Toyota Urban Cruiser Taisor review: This or the Fronx?

    Toyota’s newest badge-engineered offering is a compact crossover based on the Fronx.

    Published on Jun 03, 2024 04:24:00 PM

    15,890 Views

    We Like
    • Spacious and comfortable
    • Enjoyable to drive
    We Don't Like
    • Ride feels firm at city speeds
    • Some key features missing.

    Between May 1, 2023 and April 30, 2024, a whopping 44 percent of Toyota’s total sales came from rebadged Maruti products like the Baleno-based Glanza, Grand Vitara-based Hyryder and Ertiga-based Rumion. This model clearly seems to be working for Toyota, and now, there’s a fourth Maruti-based offering, called the Toyota Urban Cruiser Taisor.

    Toyota Taisor design

    This newest Toyota is a badge-engineered Fronx, which is a handsome car to begin with owing to its crossover-esque stance and coupe-like roofline that exert serious appeal. Furthermore, Toyota designers have done a neat job by seamlessly integrating design elements that firmly link it to other models from the Japanese brand. For example, its DRLs are similar to the Hyryder and the grille, with its honeycomb pattern, is similar to the pre-facelift Innova Crysta. As a result, the Taisor looks like it is a part of the Toyota family when viewed from the front. 

    If you look closely, the LEDs in the tail-lights in the outer and tailgate section don’t seem to match.

    Compared to the Fronx, its 16-inch alloys sport a different design, and at the rear, the outer section of the tail-lamps with C-shaped LEDs are new. The connected LEDs on the tailgate are identical to the Fronx, and when you look closely, the LEDs in the tail-lights in the outer and tailgate section don’t seem to match.

    Toyota Taisor interior

    Unlike the outside, where the Taisor does get an identity of its own, the interiors are bereft of any significant differentiation – they're identical to the Fronx in terms of the design, colour, quality and even fit-finish. But it is still a smart-looking design and the brown-black colours add some vibrancy to the cabin. Ergonomics are spot on – all the controls are easily within reach, and there's plenty of adjustment to find the right driving position. There’s even an adjustable armrest console to get comfortable with.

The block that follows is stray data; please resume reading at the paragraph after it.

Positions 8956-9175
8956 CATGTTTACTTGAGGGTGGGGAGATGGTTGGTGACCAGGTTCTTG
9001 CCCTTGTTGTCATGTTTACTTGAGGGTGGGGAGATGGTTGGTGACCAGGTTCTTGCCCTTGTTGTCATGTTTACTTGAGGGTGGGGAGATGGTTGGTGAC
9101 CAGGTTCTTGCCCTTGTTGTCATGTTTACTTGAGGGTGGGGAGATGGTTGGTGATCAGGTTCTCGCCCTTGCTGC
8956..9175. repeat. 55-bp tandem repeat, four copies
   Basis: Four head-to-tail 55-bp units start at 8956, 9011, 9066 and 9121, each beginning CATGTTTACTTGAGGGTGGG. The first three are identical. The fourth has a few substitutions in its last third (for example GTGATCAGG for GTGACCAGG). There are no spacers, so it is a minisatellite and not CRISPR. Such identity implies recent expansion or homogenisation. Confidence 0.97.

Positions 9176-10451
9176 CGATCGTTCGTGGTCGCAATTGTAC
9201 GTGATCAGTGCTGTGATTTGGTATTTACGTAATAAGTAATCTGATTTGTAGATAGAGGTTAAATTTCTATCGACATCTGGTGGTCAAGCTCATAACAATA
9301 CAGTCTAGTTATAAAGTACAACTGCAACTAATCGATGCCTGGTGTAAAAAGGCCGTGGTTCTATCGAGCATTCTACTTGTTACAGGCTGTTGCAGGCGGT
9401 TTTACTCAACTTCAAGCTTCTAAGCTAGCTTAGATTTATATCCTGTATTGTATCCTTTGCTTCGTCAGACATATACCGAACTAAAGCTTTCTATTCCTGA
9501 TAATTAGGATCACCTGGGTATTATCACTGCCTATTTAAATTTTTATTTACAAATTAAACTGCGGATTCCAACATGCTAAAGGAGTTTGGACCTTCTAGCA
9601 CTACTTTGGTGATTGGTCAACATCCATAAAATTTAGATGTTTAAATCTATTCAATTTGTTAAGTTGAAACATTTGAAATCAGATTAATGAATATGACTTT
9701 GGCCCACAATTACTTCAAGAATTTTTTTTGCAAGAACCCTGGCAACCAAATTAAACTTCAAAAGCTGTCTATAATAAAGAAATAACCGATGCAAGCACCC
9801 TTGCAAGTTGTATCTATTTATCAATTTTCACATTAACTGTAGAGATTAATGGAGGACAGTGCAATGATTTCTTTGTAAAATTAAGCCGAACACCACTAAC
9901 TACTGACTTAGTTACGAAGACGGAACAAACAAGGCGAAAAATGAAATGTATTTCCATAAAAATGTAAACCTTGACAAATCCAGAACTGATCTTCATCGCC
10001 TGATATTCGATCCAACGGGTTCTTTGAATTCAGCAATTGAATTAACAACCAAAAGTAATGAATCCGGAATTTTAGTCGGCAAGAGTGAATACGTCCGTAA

Unlike the outside, the interiors are bereft of any significant differentiation from the Fronx.

    The Taisor is spacious and its rear bench is comfortable. What’s nice is that there are three individual adjustable headrests and three-point seatbelts too. Sadly, like Maruti, even Toyota doesn’t give load sensors at the back, so even if no one’s here, you’ll need to keep the seatbelts fastened. Otherwise, the rear seatbelt reminder will annoy you for about 90 seconds at the start of every journey.

    In terms of equipment, it packs in a heads-up display, auto LED headlamps, cruise control, a 9-inch touchscreen with wireless Apple CarPlay and Android Auto, wireless charging, rear air-con vents and more. It also packs in a useful 360-degree camera, however, its resolution and display quality leaves a lot to be desired. What’s nice, though, is that ESP, hill-start assist and ABS with EBD are standard across the range; side and curtain airbags are reserved for the higher turbo variants.

    Toyota Taisor Performance